In May 2022 researchers from my research group, who were working in Fiordland noticed something very unusual in the shallow waters of Te Puaitaha/Breaksea Sound, thousands of the ‘bleached’ white sponges. On closer inspection the sponges were all the same species, the cup sponge Cymastella lamellata, and this bleaching event was subsequently confirmed throughout Tamatea/Dusky, Te Puaitaha/Breaksea and Doubtful/Patea Sounds, and is likely to have occurred throughout the wider Fiordland Marine Area (FMA). This sponge species is actually one of the most abundant species throughout the FMA, and we now estimate that many millions of sponges have been effected. While sponge bleaching has been reported from tropical areas, and also four years ago for some deeper water sponges in Tasmania, this is the most widespread case of bleaching ever reported in temperate waters anywhere in the world.
What is sponge bleaching? Sponges live in association with many symbionts, and which are thought to be critical to their survival and ability to deal with stress. In the case of Cymbastella, it contains photosynthetic symbionts. There is some debate as to whether these symbionts are cyanobacteria or diatoms, and my group expects to clear up this question in the coming months. Sponge bleaching occurs when the sponge become stressed and the symbionts either leave the sponge or the sponge expels the symbionts. We know very little about this process compared to the bleaching that has been widely reported in the tropics for corals. The sponges look bleached white as the symbionts give the sponge its colour and once lost the underlying tissue can be seen.
What causes sponges bleaching? We know very little about the process of sponge bleaching, but what we do know is that the Fiordland region experienced an extreme temperature event during May 2022. Modelling by Dr Rob Smith from Otago University has shown the temperature was more than 5°C warmer than normal, and this heat wave was correlated with the bleaching event. High temperatures and associated accumulated heat (i.e. the duration of warm temperatures) are known to cause bleaching in corals as well as sponges from the tropics. We believe this extreme event is what caused the relationship between the sponge and its symbionts to breakdown and the sponges to bleach.
Why should we care about the sponges? Sponges are the most abundant animals living on the rocky walls across the FMA. They are suspension feeders, meaning they pumping large volumes of water through their bodies and feed on the bacteria and phytoplankton in the water. They are thought to then recycle this food material to organisms living on the sea floor. Our research is currently working out how important this link is, but we estimate in Doubtful Sound/Patea that on average the sponges pump all the water in the sound through their bodies once every few months. If we lose the sponges it is likely to have impacts on other organisms, particularly rocky reef-associated organisms, like lobsters and fish, as food chains will be disrupted.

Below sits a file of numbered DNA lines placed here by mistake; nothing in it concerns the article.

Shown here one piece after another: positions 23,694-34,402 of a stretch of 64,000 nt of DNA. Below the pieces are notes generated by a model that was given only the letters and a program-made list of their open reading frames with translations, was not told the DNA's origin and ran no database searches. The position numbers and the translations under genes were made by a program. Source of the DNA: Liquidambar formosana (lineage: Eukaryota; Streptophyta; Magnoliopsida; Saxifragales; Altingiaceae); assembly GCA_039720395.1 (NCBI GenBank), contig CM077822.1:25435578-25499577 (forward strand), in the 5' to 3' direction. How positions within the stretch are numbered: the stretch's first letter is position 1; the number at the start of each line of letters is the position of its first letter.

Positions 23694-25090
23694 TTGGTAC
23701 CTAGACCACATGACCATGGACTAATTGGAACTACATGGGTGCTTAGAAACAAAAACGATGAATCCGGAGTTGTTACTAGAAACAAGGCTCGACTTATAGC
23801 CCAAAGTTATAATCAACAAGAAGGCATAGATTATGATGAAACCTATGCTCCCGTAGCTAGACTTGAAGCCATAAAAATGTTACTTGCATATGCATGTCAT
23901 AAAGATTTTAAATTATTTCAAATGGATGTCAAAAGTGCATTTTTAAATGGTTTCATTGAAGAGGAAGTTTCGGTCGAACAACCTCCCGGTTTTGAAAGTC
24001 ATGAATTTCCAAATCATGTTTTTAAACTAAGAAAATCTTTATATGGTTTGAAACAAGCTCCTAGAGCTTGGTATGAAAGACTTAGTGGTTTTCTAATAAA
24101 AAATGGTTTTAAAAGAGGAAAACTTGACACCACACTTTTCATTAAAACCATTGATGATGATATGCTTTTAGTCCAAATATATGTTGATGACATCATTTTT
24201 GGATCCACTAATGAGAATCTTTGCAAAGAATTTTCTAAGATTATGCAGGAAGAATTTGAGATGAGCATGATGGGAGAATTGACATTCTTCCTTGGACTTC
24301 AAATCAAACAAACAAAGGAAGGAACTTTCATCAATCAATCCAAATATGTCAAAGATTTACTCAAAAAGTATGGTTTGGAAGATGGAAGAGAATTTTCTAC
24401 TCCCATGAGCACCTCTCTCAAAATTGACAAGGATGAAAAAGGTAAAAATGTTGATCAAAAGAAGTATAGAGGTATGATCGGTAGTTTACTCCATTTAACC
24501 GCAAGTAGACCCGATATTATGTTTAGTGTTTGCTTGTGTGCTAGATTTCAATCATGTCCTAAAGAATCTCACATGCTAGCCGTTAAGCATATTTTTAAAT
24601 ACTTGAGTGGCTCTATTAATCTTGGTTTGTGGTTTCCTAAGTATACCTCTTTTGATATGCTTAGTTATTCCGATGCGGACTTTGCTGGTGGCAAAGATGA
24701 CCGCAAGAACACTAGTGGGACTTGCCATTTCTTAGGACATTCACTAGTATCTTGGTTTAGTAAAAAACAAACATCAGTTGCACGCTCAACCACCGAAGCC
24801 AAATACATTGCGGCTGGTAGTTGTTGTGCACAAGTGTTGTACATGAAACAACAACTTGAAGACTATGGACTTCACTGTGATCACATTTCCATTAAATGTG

New steps: In June we visited the Tamatea/Dusky and Te Puaitaha/Breaksea Sounds to investigate the bleaching further. We found the sponges were still alive without their symbionts, but the symbionts left in the bleached sponges were severely compromised. The bleached sponges also seem more susceptible to fish predation, so it might not be the bleaching that kills them, but the loss of the symbionts means the sponges become more attractive to fish as food. We will be working over the coming months and years to understand the mechanisms and consequences of this bleaching event and how temperature may have effected other sponge species in the fiords. Monitoring will be a critical component of this, and this bleaching event highlights the importance of long-term monitoring, which really needs to be done more extensively and regularly in the fiords.
Opportunities for research funding in the fiords are very limited. We are currently looking for private funding sources to support this important research. Should you be interested please contact Professor James Bell (firstname.lastname@example.org).